SNOW…..and Two Historical Fiction Reviews


I’ve never seen so much snow!  It comes half-way up our front door, our mailbox has almost disappeared, and the plow truck lost a wheel in our driveway!  Here are pictures of all the fun–

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The good news: time to work on Inly’s summer reading list (it gives me hope) and time to read.


A few weeks ago I read Randall Platt’s new middle grade novel –Incommunicado. My review is in the February issue of School Library Journal:

“Twelve-year-old RubyOpalPearl, known as Jewels, lives in Sea Park, Oregon (population 542), and is entering seventh grade and “poooooberty” just as the Japanese attack Pearl Harbor. Sea Park is a quiet tourist town, but its most prominent citizen, and one of the most  important people in Jewels’ life is Tommy Kaye, a man with Japanese ancestry. Mr. Kaye owns many businesses in town, including the Stay and Play, the tourist cabins where Jewels lives with her unconventional mother, “Malice Alice,” and her studious brother Rex. Outraged by Sea Park’s overnight suspicions of Mr. Kaye, who is a respected pillar of their community, and the arrival of an FBI agent looking for information about Mr. Kaye, Jewels decides to take matters into her own hands. After hiding Mr. Kaye, keeping him “incommunicado,” Jewels begins to unravel other mysteries about her town and her family. Although her efforts are misguided, readers will respond to Jewels’ determination and courage. The novel is enriched by a vivid and memorable cast of supporting characters including Jewels’ mother who becomes more complex as the novel unfolds; Rex, a teenager who would prefer to focus exclusively on his academic pursuits, but finds himself caught up in more immediate events; and a family friend, Father Donlevy, who offers guidance and support to Jewels. With a high-spirited protagonist and a tense and eventful backdrop, Incommunicado will appeal to fans of historical fiction who enjoy stories that realistically portray ethical dilemmas.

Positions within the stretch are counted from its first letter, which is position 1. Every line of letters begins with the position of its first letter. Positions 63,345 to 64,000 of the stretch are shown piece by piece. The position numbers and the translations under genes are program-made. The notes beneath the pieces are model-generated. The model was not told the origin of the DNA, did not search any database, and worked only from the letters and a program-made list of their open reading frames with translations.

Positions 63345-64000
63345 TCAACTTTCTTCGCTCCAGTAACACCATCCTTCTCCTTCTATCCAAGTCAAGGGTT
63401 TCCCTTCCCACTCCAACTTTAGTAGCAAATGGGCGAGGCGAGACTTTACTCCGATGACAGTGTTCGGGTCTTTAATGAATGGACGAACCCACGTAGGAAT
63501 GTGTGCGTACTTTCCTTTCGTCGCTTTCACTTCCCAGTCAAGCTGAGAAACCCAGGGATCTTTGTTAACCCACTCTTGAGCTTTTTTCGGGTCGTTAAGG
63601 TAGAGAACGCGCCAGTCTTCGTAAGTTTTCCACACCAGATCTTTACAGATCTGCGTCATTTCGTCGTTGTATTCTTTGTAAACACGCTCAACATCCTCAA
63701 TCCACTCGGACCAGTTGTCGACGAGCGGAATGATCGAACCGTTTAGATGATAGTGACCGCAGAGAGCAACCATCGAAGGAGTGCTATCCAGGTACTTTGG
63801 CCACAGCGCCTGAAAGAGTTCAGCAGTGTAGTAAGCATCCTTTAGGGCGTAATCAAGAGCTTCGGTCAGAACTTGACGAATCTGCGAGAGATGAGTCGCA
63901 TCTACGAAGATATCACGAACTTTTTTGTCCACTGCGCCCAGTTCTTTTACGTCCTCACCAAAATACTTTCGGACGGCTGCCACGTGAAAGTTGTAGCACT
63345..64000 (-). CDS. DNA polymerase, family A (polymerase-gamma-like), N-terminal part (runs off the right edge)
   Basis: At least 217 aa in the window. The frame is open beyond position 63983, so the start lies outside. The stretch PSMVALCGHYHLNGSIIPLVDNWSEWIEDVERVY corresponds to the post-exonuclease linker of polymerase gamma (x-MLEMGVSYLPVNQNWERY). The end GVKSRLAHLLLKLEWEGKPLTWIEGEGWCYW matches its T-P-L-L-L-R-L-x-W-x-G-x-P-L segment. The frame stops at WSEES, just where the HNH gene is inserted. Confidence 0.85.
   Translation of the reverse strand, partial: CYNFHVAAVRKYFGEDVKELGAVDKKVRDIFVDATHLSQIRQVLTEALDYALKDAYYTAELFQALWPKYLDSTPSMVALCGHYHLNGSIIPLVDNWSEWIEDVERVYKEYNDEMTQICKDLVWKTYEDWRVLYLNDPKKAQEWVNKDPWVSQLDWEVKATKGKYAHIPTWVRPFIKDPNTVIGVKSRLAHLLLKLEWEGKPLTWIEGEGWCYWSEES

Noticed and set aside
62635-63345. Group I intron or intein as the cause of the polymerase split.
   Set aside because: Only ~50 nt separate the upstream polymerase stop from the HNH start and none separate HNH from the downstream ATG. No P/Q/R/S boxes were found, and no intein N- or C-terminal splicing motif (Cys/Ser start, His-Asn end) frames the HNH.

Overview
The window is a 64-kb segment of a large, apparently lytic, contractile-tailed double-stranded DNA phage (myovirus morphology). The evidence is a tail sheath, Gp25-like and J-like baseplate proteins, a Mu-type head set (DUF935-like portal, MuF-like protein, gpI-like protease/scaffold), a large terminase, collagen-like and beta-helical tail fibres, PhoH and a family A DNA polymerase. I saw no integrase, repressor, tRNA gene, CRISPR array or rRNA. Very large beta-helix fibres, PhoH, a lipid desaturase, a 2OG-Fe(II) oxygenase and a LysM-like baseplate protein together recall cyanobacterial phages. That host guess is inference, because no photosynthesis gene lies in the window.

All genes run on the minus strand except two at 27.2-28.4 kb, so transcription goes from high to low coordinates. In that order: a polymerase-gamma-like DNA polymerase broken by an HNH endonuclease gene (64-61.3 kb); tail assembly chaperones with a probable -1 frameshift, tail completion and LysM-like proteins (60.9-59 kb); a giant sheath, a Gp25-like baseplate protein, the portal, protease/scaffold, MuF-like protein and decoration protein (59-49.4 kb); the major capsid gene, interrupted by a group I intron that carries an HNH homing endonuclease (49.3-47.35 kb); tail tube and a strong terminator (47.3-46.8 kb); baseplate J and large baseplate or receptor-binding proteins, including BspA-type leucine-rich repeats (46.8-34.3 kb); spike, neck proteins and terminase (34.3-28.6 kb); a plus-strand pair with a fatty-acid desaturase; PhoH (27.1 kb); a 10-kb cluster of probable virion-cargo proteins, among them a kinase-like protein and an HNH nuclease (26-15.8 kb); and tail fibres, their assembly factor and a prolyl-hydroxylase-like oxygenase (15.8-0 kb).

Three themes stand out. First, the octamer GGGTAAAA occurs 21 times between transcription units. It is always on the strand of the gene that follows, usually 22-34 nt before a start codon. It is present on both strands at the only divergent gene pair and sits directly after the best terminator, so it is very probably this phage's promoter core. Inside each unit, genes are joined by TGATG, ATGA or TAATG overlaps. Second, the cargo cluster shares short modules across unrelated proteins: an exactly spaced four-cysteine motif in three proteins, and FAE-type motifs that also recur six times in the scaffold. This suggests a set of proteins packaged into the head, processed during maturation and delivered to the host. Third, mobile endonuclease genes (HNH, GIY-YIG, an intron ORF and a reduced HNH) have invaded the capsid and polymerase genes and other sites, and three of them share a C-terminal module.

And yesterday, in between watching reports of Julian Edelman’s and Malcolm Butler’s parade at Disneyland and the weather forecast, I read Eugene Yelchin’s novel, Arcady’s Goal. 

Breaking Stalin’s Nose, Yelchin’s 2012 Newbery Honor book, is excellent so I had high hopes for this one and it did not disappoint. Arcady’s Goal was inspired by the life of Yelchin’s own father who played soccer for the Red Army Soccer Club. In fact, there is a picture of that team in the front of the book. Set in Stalinist Russia, Arcady is a twelve-year-old orphan whose parents have been identified as “enemies of the state.” His soccer skills bring him to the attention of a kind widower, Ivan Ivanych, who has faced political problems of his own.  When Ivan adopts Arcady, Arcady is under the mistaken belief that Ivan is a recruiter for the Red Army Soccer Club and so he energetically tries to showcase his abilities.  As the story unfolds, Arcady understands that Ivan’s story is more complex and that they have both suffered from the cruelties of Stalin’s regime. Yelchin’s beautiful drawings complement the action and set the mood for this thoughtful and moving novel.



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